Preeclampsia | Fit Pregnancy


Early Markers for Preeclampsia Discovered

Unless you skipped over the scary chapter on pregnancy complications in What to Expect When You're Expecting, you may know that preeclampsia happens when a pregnant woman's blood pressure rises to dangerously high levels, putting mom and baby in jeopardy.

Can Low-Dose Aspirin Prevent Preeclampsia?

You’re familiar with low-dose aspirin’s blood-thinning properties, but what can it do for you during pregnancy?

First off, baby aspirin is sometimes given to women who have had multiple pregnancy losses during their first trimester, the theory being that clotting disorders can cause pregnancy loss, says Jeff Chapa, M.D., director of Cleveland Clinic’s Maternal Fetal Medicine department.

Real-life Stories: Moms-to-be on Bed Rest

"The ladies I met online while on bed rest were like virtual nurses!”

- Casey Mclendon, Kannapolis, N.C.

When I was six months pregnant, I was diagnosed with gestational diabetes and had to start testing my blood four times a day, alter my diet and go on medication.

Eclampsia And Tragedy

We watched.  Did you?  If you haven’t yet seen last night’s episode of "Downton Abbey," beware:  Spoiler Alert!  

Low Vitamin D Tied to Preeclampsia

New findings published in the American Journal of Obstetrics and Gynecology suggest that women who develop preeclampsia have lower blood levels of vitamin D than healthy moms-to-be, Reuters reports. Most experts recommend a vitamin D blood level of at least 42 nanograms per milliliter for overall good health.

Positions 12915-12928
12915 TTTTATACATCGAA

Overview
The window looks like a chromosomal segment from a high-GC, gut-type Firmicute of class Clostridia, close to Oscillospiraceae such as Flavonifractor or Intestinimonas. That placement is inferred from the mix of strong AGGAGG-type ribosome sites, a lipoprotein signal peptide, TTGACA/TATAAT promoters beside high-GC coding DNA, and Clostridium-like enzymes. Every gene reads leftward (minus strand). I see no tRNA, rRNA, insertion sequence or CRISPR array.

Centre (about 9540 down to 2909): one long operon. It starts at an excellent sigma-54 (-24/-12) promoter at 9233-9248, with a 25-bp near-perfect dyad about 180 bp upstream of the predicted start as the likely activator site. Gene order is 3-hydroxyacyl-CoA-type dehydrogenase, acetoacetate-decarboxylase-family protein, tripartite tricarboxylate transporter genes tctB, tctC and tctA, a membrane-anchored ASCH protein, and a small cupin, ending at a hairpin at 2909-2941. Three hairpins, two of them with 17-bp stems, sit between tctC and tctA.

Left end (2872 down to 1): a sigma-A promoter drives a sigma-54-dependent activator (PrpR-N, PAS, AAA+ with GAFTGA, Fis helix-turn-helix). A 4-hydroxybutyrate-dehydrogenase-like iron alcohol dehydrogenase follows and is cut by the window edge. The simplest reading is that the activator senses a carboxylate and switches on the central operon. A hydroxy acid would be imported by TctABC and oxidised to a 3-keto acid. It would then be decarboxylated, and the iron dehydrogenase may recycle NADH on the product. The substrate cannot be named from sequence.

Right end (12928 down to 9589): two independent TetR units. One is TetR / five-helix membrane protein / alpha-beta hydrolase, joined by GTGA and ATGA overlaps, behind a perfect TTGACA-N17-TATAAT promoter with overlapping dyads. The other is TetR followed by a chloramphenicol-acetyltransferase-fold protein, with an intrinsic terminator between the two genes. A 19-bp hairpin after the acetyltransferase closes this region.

Do I have preeclampsia?

Just when I thought we were in the clear, we’ve been thrown another curveball. At my last two prenatal appointments, my blood pressure has been "too high" (140/90 or above)--out of the acceptable range to deliver at the birth center.

Stretching May Prevent Preeclampsia

Vigorous exercise can lower a woman’s risk of developing pregnancy-induced hypertension, or preeclampsia, a complication that affects up to 8 percent of pregnancies. But a new study suggests an even simpler tactic: stretching.

Scary Stuff

Six weeks into her second pregnancy, Kim Schuler Heinrichs thought all was lost. After learning she was pregnant, Schuler, now a mother of three in Allentown, Pa., started bleeding and cramping. "My husband and I were sure we were losing the baby," she says, "but soon the doctor found a heartbeat." A trouble-free seven months later, Schuler gave birth to a healthy girl.

Pregnant Chocolate Lovers, Take Heart

Eating well during pregnancy needn't mean giving up your favorite candy. A Yale study found that expectant moms who ate chocolate five or more times a week had a lower risk for preeclampsia than those who ate it less than once a week. Dark chocolate, in particular, contains a substance thought to have cardiovascular benefits that help prevent preeclampsia.

Fun in the Sun

Summer is a great time to be pregnant. For starters, instead of sucking in your stomach, you can proudly bare your bump on the beach. Shopping for the perfect bathing suit? Check out our tips on buying a maternity swimsuit, as seen on the Today Show.